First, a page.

×

Preparing for the Deluge

By Mark Philben

This winter seemed to catch all of us by surprise. In late January, we’d had only 5.5 inches of snow, and, at that point, the ground was bare. The optimists among us looked forward to an early spring. Then came the first big storm, and the next, and the next one after that, and—well, I don’t need to remind you. Add in the endless arctic cold, and we created a slow-motion disaster, with ice dams, snow piling up on roofs, narrow roads with high snow banks, and all of the issues that come with those things.

Now, as we look to the arrival of spring just over a week away, a new fear grips many of us: What is going to happen when all of this snow melts?

Window wells like this can be a point for water from melting snow to enter your basement. Image by Legacy Windows via Flickr Creative Commons.

Window wells like this can be a point for water from melting snow to enter your basement. Image by Legacy Windows via Flickr Creative Commons.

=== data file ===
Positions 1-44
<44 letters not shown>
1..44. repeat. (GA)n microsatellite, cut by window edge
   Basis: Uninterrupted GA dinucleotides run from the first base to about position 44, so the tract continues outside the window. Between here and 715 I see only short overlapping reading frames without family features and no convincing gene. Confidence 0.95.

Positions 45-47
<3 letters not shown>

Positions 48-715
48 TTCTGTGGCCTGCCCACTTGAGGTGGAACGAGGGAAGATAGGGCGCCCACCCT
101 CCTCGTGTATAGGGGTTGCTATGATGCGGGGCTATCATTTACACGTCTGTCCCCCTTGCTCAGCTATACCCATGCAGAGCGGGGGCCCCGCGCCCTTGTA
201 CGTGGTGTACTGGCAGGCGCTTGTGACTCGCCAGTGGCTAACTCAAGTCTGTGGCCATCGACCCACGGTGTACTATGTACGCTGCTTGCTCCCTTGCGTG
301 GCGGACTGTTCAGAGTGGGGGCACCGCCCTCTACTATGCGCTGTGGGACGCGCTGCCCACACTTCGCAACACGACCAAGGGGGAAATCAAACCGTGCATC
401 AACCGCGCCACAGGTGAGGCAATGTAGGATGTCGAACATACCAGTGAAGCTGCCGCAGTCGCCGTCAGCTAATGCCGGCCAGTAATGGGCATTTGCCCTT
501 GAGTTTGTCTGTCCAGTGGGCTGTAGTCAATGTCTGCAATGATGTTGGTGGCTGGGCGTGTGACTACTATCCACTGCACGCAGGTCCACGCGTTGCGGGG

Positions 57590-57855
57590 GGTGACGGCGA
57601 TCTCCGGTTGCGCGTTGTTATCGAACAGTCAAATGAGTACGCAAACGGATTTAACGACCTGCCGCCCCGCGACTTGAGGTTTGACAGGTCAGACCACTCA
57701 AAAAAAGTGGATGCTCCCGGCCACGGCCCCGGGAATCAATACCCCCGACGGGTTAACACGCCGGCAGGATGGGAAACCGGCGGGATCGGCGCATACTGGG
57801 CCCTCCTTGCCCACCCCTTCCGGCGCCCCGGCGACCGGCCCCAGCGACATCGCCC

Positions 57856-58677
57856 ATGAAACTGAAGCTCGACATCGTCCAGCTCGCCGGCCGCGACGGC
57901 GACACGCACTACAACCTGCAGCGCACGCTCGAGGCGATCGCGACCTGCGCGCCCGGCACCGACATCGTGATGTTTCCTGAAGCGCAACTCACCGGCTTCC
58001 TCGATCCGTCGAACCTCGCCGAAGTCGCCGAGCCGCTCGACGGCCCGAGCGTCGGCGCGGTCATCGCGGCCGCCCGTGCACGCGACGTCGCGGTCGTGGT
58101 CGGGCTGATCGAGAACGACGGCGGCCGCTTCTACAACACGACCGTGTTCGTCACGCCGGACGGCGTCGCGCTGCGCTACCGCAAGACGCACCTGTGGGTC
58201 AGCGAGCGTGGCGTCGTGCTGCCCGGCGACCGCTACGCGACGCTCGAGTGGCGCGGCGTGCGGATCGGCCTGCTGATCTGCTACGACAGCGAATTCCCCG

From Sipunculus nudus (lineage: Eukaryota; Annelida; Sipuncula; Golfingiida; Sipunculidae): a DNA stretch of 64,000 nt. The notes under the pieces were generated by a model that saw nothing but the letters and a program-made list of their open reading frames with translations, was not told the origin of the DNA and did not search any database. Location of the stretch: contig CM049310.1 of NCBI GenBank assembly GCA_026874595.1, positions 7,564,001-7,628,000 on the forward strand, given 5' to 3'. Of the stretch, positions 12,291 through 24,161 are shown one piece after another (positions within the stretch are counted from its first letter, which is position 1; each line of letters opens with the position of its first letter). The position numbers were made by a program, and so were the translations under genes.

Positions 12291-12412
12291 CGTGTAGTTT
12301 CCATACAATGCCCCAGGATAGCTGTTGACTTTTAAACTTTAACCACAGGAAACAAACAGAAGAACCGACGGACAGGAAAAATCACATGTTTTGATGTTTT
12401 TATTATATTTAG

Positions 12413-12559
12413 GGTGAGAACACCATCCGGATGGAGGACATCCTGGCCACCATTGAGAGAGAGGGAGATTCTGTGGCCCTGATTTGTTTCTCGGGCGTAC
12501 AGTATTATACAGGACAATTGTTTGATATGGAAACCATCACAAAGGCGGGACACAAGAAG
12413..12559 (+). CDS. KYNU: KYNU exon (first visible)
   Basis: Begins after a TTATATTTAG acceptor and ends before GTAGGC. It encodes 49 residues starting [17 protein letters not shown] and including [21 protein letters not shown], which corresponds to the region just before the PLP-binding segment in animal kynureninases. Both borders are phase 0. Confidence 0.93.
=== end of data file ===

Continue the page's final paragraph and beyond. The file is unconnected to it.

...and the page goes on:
Well, the water will need to go somewhere, and, for many of us, that place is our basement. How can we prepare for the deluge and hopefully minimize its impact? Here are a few tips that I hope will get us through with no major problems:

  1. Don’t have a sump pump? If you anticipate flooding, now is the time to get one. Remember trying to buy a roof rake a few weeks ago? You might consider purchasing a wet vac too.
  2. If you already have a sump pump, is it turned on? Does it work? Dump a few buckets of water in your drain and see if the pump kicks in. If not, now would be the time to fix it.
  3. Where does your sump pump drain? Clear the snow away from your drain hose so the water has somewhere to go.
  4. Protect entry points: shovel snow away from window wells and basement doors and off bulkheads. If snow is piled up to the sills of your first-floor windows, shovel away from there, too.
  5. Look around your basement and take steps to protect your belongings. If the Christmas ornaments are in a box on the floor, put them on a shelf. If Grandma’s old rocker is sitting in a corner down there, maybe it can come upstairs for a while.
  6. If flooding does happen, don’t touch electrical switches or plug things in while standing in water.

Mark Philben is project development manager at Charlie Allen Renovations, 91 River Street, Cambridge, charlie-allen.com.